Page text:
Images of what Glasgow city centre could look like with cycling at the heart of its infrastructure have been created.
Japanese cycling manufacturing company Shimano have been reimagining what city centres could be like with urban and leisure cycling at the forefront of planning.
After transforming London and Berlin, Glasgow is the latest city to be redeveloped using computer-generated animations.
It comes after the city was under international focus after hosting the Cycling World Championships in August.
Shimano said cities that have cleaner air, less traffic and less noise pollution ultimately look nicer and are more welcoming and fit for the future.
A busy transport hub and an icon of architecture from the industrial age, Glasgow’s Central Station was chosen via social media polls as the winner to be transformed.
Situated in the heart of the city centre, the station plays a significant role as the northern terminus of the West Coast Main Line, facilitating travel across all regions of the UK.
The station, inaugurated in 1879, welcomes international visitors, tourists and commuters to the city every day.
The striking architecture including glass-walled train shed and rail bridge have been brought to the fore in the redesigns with Shimano stating that “removing cars and making space for people to walk and cycle would allow its iconic architecture to sing again”.
Safe, integrated infrastructure has been proven to increase levels of cycling within cities and the Future Cities project aims to start a conversation with urban mobility experts, residents, politicians, planners and other interested parties to encourage greater ambition and reconsider what is possible when it comes to changing our cities and making them fit for people.
Jonathan Davis, PR and communications for Shimano Europe said: “We are very proud to be unveiling the second stage of our Future Cities project this year, in line with our mission to promote health and happiness through the enjoyment of nature and the world around us.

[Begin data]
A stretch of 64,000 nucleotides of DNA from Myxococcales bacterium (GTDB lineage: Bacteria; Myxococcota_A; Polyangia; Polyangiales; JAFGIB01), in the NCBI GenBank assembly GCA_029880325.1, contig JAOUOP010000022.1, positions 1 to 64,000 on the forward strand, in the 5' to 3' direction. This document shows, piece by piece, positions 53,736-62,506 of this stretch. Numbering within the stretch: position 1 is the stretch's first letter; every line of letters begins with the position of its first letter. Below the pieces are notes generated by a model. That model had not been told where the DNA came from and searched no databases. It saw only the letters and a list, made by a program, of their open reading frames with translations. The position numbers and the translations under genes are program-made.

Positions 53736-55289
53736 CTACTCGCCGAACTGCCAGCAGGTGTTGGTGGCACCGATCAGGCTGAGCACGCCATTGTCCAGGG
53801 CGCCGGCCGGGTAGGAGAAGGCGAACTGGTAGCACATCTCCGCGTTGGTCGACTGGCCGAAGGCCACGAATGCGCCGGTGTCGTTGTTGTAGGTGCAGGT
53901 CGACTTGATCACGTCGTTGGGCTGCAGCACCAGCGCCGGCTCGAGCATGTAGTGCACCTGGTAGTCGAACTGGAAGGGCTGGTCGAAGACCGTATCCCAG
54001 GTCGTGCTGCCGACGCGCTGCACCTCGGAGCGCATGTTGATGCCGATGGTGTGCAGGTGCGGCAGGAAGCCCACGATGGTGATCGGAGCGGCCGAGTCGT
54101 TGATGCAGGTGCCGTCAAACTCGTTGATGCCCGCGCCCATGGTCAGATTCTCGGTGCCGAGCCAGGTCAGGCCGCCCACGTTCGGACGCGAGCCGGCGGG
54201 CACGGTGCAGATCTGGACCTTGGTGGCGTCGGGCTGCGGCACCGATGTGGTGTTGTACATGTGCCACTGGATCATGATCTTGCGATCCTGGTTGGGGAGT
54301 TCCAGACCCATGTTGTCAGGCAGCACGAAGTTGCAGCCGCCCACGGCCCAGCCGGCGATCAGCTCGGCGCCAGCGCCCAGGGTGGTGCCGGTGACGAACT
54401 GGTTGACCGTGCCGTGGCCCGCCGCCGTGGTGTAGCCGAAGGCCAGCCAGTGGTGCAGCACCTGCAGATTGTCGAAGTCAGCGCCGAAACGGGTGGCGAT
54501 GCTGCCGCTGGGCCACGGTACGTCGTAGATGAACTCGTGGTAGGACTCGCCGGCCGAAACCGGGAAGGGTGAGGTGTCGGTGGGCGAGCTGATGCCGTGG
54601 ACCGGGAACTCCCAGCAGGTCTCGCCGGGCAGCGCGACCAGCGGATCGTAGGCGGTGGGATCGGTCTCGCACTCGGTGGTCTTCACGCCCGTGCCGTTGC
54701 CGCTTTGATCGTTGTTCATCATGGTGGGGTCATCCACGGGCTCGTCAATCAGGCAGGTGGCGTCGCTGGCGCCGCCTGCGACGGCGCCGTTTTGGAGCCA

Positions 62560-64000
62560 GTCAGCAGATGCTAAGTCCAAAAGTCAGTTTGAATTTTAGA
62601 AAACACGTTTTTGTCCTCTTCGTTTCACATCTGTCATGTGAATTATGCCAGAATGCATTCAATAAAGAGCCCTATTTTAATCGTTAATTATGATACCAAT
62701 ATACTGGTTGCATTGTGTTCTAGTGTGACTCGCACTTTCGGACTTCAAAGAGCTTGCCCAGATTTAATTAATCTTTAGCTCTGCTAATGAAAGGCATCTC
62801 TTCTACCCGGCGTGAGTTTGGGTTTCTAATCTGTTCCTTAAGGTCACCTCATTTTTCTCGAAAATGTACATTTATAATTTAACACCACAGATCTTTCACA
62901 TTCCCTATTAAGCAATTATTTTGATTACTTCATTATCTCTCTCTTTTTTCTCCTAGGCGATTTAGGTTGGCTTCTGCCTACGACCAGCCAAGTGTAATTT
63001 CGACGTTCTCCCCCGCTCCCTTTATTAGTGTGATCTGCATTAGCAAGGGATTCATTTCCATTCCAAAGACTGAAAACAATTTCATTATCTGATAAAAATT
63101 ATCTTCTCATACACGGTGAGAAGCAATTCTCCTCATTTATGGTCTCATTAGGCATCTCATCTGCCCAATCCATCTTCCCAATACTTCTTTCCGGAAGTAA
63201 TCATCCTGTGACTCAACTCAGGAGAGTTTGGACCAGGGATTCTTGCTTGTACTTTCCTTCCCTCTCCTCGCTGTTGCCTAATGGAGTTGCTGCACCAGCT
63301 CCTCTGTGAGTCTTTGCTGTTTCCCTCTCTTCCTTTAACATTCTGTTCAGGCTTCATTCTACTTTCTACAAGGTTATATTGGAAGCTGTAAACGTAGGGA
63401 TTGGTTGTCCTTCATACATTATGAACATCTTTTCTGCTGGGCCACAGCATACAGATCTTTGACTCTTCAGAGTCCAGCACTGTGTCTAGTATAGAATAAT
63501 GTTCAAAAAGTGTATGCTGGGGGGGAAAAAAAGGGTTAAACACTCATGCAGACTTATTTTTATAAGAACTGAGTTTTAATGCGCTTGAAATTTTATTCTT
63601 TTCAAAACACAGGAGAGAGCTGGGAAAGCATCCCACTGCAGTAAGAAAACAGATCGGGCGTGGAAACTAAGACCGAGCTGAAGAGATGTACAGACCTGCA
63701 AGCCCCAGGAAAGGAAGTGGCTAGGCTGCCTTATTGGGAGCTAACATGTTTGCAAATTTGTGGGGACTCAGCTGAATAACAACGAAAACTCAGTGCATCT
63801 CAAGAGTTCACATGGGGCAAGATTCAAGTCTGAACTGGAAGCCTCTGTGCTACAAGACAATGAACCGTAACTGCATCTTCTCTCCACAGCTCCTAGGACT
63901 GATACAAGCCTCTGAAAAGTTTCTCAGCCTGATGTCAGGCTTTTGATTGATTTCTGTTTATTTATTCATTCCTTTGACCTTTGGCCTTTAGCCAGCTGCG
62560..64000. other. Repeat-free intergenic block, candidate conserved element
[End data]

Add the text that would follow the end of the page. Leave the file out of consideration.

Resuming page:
“After consulting with local people through social media polls, we wanted to create a bold and innovative vision of the area outside Glasgow Central Station. Through our ongoing campaign, we have created an alternative vision of the future where our cities are healthier, safer, and ultimately more enjoyable places to live.”
Gregory Kinsman-Chauvet, founder and cycling enthusiast officer at Glasgow-based charity Bike For Good said: ‘’Creating a sustainable and livable city requires enhancing cycling infrastructure and ensuring safer streets. This aligns with Bike for Good’s vision of a healthy and inclusive environment where the entire community benefits from increased cycling. It’s an exciting vision that we fully support.’’
Colby Robertson, GoBike – Strathclyde Cycling Campaign, added: “The recent spate of pedestrians and cyclists killed or seriously injured in the Glasgow area highlights that the status quo of car-based urban planning is badly broken. Change is needed. Using a bike should be a safe, efficient, clean and healthy mode of active travel; open to everyone.
‘’We support high quality designs to make public spaces accessible. Everyone should be able to choose active travel – whether walking, wheeling or cycling. We at GoBike look forward to seeing the plans for Glasgow Central station progress.”